Analysts: Exchange E-Mail Dominance to Continue

Microsoft Exchange will maintain its dominance of the corporate e-mail market, an analyst firm said on Monday.

In its Microsoft Exchange and Outlook Market Analysis, 2005 – 2009, The Radicati Group forecast that Microsoft Exchange will increase its share of the insourced corporate messaging market, growing its installed base from 33 percent to 39 percent.

Microsoft will continue to increase its hosted e-mail business as well, Radicati said, with about 20 percent of all Exchange mailboxes being hosted by 2009.

Radicati principal analyst Marcel Nienhuis said Microsoft will grab share from Lotus Domino, the second-largest provider.

“We think Lotus has a confusing strategy,” he says. While Lotus, which is owned by IBM , has plenty of users, according to Nienhuis, it seems intent on migrating them to the Lotus Workplace platform. “There’s a lot of Domino and Notes applications these customers have written,” he said, “and moving them to a new platform could be messy. A big chunk of customers will hang on to what they’ve got as long as they can.”

Microsoft has faced a similar situation, with enterprises reluctant to upgrade their Windows operating systems. However, Nienhuis validated Microsoft’s claims that Exchange 2003 has seen fast uptake.

The uptake is due in part to Exchange 2003’s increased scalability and security, he said, but also to better support for hosting.

“Exchange 2003 increases the scalability, so a hosting company can put a lot more people on a server,” he said. The product also allows for secure messaging over HTTP, making it a more flexible option.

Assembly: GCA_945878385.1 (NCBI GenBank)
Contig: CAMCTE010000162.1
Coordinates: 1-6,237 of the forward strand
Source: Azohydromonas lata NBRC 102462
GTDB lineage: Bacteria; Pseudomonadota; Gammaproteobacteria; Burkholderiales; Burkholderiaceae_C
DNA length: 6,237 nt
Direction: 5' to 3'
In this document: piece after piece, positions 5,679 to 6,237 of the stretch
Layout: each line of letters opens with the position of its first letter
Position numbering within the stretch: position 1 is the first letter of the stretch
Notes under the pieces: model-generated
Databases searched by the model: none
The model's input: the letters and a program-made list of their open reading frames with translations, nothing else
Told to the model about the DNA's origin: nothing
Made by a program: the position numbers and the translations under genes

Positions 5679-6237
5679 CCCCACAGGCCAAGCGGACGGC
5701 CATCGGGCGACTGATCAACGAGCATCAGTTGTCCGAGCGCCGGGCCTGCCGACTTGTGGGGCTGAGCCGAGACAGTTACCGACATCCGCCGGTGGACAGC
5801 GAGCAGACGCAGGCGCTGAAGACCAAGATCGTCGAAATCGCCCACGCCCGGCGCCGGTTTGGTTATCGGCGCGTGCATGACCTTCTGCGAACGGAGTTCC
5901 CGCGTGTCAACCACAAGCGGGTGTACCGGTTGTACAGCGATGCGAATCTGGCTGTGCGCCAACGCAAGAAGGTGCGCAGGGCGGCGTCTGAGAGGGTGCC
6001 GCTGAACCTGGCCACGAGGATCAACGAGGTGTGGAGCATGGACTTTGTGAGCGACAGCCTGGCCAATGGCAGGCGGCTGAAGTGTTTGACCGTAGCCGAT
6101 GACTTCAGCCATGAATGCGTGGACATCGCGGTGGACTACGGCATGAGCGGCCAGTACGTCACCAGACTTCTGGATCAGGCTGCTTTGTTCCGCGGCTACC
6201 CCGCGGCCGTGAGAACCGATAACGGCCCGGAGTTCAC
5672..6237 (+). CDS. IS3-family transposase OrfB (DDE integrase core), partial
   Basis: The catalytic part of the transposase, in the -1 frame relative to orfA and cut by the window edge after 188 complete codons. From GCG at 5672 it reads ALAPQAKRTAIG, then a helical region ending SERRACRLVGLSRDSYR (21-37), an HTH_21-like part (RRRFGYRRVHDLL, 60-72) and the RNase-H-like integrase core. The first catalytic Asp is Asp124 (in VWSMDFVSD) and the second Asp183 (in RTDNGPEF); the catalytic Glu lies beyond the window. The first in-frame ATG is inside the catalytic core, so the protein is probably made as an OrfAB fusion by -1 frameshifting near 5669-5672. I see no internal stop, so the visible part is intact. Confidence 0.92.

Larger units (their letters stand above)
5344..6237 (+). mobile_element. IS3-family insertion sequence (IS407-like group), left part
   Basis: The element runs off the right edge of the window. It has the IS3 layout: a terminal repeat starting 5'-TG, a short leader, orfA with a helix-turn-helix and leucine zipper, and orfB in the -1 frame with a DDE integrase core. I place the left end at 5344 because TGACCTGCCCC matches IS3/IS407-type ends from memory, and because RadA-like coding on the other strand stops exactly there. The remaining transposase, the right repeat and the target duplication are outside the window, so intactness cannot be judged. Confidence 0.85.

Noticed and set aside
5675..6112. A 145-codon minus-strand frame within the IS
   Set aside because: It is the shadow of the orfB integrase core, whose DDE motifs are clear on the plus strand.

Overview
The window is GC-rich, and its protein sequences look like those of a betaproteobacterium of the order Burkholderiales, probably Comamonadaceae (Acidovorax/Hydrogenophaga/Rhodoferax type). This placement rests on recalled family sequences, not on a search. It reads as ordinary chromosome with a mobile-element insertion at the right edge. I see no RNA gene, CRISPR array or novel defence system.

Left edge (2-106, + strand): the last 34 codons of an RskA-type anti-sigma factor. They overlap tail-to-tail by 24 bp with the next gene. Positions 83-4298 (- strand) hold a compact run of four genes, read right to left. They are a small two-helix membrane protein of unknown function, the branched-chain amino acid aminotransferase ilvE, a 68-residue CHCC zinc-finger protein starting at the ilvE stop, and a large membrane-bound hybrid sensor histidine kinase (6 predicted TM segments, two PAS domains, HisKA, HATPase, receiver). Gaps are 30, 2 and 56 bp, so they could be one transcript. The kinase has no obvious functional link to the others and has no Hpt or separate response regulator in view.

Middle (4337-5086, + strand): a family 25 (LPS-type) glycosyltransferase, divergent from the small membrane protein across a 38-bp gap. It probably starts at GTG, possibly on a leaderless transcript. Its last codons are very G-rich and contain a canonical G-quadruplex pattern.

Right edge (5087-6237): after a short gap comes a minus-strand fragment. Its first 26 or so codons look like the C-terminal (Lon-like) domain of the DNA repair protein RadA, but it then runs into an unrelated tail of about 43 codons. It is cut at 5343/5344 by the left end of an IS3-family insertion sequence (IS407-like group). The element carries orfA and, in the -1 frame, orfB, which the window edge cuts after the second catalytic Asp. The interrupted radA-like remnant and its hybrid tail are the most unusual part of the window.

In November, Microsoft lowered the barrier for its Service Provider License in an attempt to encourage smaller companies to consider adding Windows hosting services.

Nienhuis reserved judgment on Microsoft’s next version of Exchange, known as Exchange 12.

In January, Microsoft revised its Exchange roadmap, without providing a ship date. It promised that Exchange 12 would increase collaboration, support voicemail and faxes as well as e-mail, and support multiple network devices. These so-called Edge Services were originally planned to be a separate part of the server line.

He said the most significant advance would be its roles-based architecture, which would let businesses only install as much functionality as they needed.

“The idea is to make Exchange deployment easier and more efficient,” Nienhuis said. “It won’t take months and months to install Exchange.” Quicker deployments and more efficient management should translate to lower total cost of ownership, he said.

But Nienhuis said he wasn’t completely sold on the success of Exchange 12, because Microsoft has begun talking about a new version to be delivered after the Longhorn operating system. “Customers have spent a long time catching up to where [Microsoft is] now,” he said, “and there’s still a good handful of people on Exchange 5.5 and 2003.” He said customers will continue to catch up to Microsoft’s roadmap and upgrade to 2003. “The next version will be enticing to some,” he said, “but a lot of people will hang on to what they’ve got and wait for this major change to come.”

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